One high-ranked applicant reportedly involved in court case regarding discrimination against women
Published : Wednesday, June 12, 2019 | 4:51 AM
Pasadena’s six successful applicants for cannabis retail dispensaries may soon hit some unexpected speed bumps on their way to doing business in the city.
A group of protesters Monday challenged the City Council’s cannabis licensing process, claiming that the City had not followed its own procedures in the selection of cannabis retailers.
Andrea Garcia, of the League of Latin American Citizens, reading a statement by Martin Gordon of the Pasadena Community Coalition, told the Council during public comment, “There was to be an initial review of candidates by the consultant…along with community input on the seamless integration of the sites into the fabric of the community.”
Garcia continued, “This process was to be open and transparent. The scores for all applicants need to be released immediately, and the individual scores on social equity must be included in the scores.”
Los Angeles political organizer Art Pulido backed up Garcia with his own statement, telling the Council that it “should go back and look at what happened, and then come back and re-evaluate on why the community was not involved in the process.”
“The speakers have brought up some valid points,” Vice-Mayor Tyron Hampton told City Manager Steve Mermell, following the comments.
Hampton added that he believed that there should be “more transparency” in the applicant scores, especially in how they reflect the ways the selected retailers might benefit their neighborhoods.
Hampton also told Mermell that he had received information that one of the applicants, whom he did not name, was currently involved in a court case regarding discriminatory practices against women.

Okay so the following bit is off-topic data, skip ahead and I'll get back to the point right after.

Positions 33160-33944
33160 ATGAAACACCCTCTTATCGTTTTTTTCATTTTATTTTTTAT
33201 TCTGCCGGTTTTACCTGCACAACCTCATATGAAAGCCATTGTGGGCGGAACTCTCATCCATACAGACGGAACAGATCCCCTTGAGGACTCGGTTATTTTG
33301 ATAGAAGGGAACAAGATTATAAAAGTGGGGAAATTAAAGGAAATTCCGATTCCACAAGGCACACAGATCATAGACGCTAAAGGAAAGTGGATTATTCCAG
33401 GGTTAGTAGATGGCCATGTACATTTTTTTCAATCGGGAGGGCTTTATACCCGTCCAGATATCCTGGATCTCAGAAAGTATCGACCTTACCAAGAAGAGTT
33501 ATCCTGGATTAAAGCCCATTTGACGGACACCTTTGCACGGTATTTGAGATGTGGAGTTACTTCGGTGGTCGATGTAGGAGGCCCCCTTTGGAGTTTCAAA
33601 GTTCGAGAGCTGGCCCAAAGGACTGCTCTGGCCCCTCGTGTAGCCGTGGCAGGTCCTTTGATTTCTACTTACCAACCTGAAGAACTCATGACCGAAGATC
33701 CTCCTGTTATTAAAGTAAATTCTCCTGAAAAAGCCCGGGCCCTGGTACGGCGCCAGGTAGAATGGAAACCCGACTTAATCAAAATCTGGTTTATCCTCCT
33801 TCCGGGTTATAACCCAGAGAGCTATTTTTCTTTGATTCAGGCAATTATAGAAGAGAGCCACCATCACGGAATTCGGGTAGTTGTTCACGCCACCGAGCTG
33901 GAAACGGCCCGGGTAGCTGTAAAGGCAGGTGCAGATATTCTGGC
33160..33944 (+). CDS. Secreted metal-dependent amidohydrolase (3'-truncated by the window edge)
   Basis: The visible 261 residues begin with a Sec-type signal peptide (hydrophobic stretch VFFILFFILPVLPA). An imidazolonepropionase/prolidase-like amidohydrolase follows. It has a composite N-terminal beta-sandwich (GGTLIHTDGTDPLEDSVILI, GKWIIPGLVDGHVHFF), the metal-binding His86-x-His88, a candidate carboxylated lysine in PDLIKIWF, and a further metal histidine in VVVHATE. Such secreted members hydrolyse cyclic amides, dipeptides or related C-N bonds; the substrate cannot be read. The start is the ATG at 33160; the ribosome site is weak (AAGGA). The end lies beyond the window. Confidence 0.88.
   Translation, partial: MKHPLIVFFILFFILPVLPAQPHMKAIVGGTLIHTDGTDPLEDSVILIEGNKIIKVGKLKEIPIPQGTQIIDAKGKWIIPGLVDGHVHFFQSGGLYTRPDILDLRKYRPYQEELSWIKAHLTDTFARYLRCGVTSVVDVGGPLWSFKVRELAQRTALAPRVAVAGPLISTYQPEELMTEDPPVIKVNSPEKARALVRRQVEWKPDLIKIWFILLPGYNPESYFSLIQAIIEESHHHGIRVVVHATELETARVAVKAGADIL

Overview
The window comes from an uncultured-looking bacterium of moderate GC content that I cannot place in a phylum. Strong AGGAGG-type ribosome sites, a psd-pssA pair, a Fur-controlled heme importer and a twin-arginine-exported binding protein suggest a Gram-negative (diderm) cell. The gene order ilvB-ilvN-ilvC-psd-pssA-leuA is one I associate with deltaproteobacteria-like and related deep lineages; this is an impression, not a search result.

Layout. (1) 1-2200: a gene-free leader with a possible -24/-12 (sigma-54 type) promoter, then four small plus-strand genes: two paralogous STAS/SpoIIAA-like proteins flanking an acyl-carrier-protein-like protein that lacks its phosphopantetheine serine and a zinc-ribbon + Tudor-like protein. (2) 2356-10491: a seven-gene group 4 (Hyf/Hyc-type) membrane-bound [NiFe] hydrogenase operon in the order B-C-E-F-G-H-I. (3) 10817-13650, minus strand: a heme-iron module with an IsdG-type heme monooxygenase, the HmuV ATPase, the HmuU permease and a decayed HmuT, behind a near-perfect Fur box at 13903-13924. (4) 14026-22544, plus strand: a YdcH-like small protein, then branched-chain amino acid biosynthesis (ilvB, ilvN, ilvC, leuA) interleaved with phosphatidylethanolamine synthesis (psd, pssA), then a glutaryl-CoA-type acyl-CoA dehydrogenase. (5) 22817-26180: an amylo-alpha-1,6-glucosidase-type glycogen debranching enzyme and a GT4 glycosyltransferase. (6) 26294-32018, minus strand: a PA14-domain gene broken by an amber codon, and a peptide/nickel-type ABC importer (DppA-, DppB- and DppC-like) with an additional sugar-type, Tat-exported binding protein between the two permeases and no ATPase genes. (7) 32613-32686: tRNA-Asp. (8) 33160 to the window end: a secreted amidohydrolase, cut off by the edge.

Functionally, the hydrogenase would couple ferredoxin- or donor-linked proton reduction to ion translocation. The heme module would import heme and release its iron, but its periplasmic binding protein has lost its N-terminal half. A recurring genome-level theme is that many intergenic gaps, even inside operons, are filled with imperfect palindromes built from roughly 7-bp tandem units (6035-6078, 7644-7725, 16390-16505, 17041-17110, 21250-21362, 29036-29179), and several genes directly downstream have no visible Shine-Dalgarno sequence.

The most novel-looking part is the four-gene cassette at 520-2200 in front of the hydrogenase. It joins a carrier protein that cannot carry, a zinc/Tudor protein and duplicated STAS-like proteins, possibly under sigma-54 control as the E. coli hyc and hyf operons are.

“I hope we are going to follow up on that,” Hampton told Mermell, who said he had received the same information.
“All of the information that we have received will be vetted with the assistance of the City Attorney’s office to determine if it has any bearing upon the evaluation of the proposals,” responded Mermell.
Mermell also told Hampton that the City had held community forums in which potential cannabis retailers were walked through the application process.
The application document was also available online, said Mermell, and said the City received “a lot of public comment” during the application period, “particularly in the area of social justice and community benefits.”
The City also included scoring of applicants based on community benefits, said Mermell.
Mermell noted that each of the applicants were instructed to show how the applicant “seeks to ensure that persons most harmed by cannabis criminalization and poverty, through a share in the ownership, management, employment or other benefits, (would result) in high quality, well-paying jobs and other benefits.”
Applicants were also asked to highlight their involvement with local community non-profit groups, such as youth educational organizations, along with partnerships with local businesses, said Mermell.
Mermell added that he expects to post details of the full scores of the six highest-ranked applicants online this week, and eventually post all scores from the approximately 130 total applicants, “so that people can see what the proposers are suggesting in terms of community benefits.”
Those benefits would then be considered as part of the proposers’ Conditional Use Permit application, he said.
Responding to a question from Councilmember John Kennedy, Mermell told the Council that the six highest-ranked applicants must now locate and secure a location, and then apply for a Conditional Use Permit with the Planning Commission.
‘The process is now moving forward in a manner to which the voters approved.” said Mermell.